Nigerian Naira Strengthens as Central Bank Boosts Dollar SalesEmele Onu
The naira erased its loss and gained for the first time in three days after the central bank raised the amount of U.S. currency sold at an auction today.
The currency of Africa’s second-biggest economy strengthened 0.1 percent to 158.20 per dollar by 3 p.m. in Lagos, the commercial capital, according to data compiled by Bloomberg. It earlier depreciated to 158.40 per dollar.
The Central Bank of Nigeria sold $300 million to lenders at an auction today, compared with $276.6 million at the previous sale on March 25, the Abuja-based bank said in e-mailed statement. The regulator uses the sales to stabilize the naira as the cost of importing goods including refined fuel, which accounts for 70 percent of the local gasoline market, increases dollar demand and puts pressure on the currency.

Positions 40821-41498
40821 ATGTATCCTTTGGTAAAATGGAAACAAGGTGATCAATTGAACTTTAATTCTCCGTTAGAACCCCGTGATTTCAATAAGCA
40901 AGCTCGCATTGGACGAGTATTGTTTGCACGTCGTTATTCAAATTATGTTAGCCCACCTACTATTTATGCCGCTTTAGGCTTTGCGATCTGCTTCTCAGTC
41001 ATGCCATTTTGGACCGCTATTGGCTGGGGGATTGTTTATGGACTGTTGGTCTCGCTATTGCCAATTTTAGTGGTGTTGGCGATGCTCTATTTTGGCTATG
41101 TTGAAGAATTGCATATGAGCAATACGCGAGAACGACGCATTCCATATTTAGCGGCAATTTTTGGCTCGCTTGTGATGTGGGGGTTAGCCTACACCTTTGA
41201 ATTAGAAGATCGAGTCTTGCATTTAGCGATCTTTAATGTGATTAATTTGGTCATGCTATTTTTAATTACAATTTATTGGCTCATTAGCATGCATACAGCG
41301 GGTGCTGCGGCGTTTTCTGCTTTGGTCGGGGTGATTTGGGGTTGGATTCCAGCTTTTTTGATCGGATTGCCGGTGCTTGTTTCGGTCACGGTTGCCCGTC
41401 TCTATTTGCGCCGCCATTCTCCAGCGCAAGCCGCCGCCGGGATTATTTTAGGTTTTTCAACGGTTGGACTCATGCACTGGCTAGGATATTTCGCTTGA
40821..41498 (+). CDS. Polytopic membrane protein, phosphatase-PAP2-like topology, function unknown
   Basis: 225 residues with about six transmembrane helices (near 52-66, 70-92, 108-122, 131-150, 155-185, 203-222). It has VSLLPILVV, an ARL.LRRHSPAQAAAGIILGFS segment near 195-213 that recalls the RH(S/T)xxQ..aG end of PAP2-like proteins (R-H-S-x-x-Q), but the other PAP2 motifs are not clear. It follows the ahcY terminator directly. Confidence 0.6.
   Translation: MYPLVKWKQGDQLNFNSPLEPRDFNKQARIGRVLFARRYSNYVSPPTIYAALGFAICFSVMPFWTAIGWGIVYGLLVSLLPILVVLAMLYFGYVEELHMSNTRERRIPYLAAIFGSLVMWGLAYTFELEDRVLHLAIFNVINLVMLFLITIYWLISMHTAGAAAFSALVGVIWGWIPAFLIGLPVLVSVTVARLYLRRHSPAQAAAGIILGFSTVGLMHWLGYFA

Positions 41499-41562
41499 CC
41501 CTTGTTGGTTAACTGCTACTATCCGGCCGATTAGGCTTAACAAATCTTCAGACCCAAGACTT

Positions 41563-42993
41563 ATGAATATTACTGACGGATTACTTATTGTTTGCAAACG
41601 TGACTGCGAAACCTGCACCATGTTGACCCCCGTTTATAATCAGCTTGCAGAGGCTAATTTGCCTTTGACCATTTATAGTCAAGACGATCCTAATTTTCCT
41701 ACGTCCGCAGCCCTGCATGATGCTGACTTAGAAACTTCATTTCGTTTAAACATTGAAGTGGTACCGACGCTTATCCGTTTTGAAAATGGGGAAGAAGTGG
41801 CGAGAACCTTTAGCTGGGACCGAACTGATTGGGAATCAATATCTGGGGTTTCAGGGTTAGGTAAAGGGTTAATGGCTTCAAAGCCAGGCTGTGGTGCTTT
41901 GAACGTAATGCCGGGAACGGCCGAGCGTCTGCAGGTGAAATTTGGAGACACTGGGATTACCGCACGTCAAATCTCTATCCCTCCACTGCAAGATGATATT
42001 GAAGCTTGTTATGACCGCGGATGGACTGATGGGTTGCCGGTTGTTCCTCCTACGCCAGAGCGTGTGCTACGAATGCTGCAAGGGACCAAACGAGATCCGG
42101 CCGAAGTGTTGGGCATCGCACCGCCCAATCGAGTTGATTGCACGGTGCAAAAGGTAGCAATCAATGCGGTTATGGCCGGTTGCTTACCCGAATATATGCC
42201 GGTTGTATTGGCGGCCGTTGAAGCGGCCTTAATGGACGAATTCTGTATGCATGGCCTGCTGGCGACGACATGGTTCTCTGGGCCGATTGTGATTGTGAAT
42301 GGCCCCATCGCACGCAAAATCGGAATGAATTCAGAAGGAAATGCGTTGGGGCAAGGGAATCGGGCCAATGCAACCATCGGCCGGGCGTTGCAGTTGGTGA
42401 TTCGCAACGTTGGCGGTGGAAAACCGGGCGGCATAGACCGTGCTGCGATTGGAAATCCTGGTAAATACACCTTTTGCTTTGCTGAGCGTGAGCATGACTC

“CBN’s increased intervention through the auction has ensured naira stays within the targeted band amid increased dollar demand,” Sewa Wusu, an analyst at Lagos-based Sterling Capital Ltd., said by phone.
The central bank aims to keep the currency of Africa’s biggest oil producer within a band of 3 percent above or below 155 naira per dollar.
In the week ahead, the naira may gain to 158.10 per dollar, “with bias for moderate appreciation due to monetary policy support,” Kunle Ezun and Kenneth Asenime, analysts at Ecobank Transnational Inc. in Lagos, wrote in an e-mailed note to clients today.
The yield on the country’s 16.39 percent domestic bonds due January 2022 dropped one basis point to 11.20 percent in the secondary market, according to yesterday’s data compiled on the Financial Markets Dealers Association website. Yields on Nigeria’s $500 million of Eurobonds due January 2021 rose one basis point to 4.323 percent today.
Ghana’s cedi gained 0.2 percent to 1.9370 per dollar in Accra, the capital.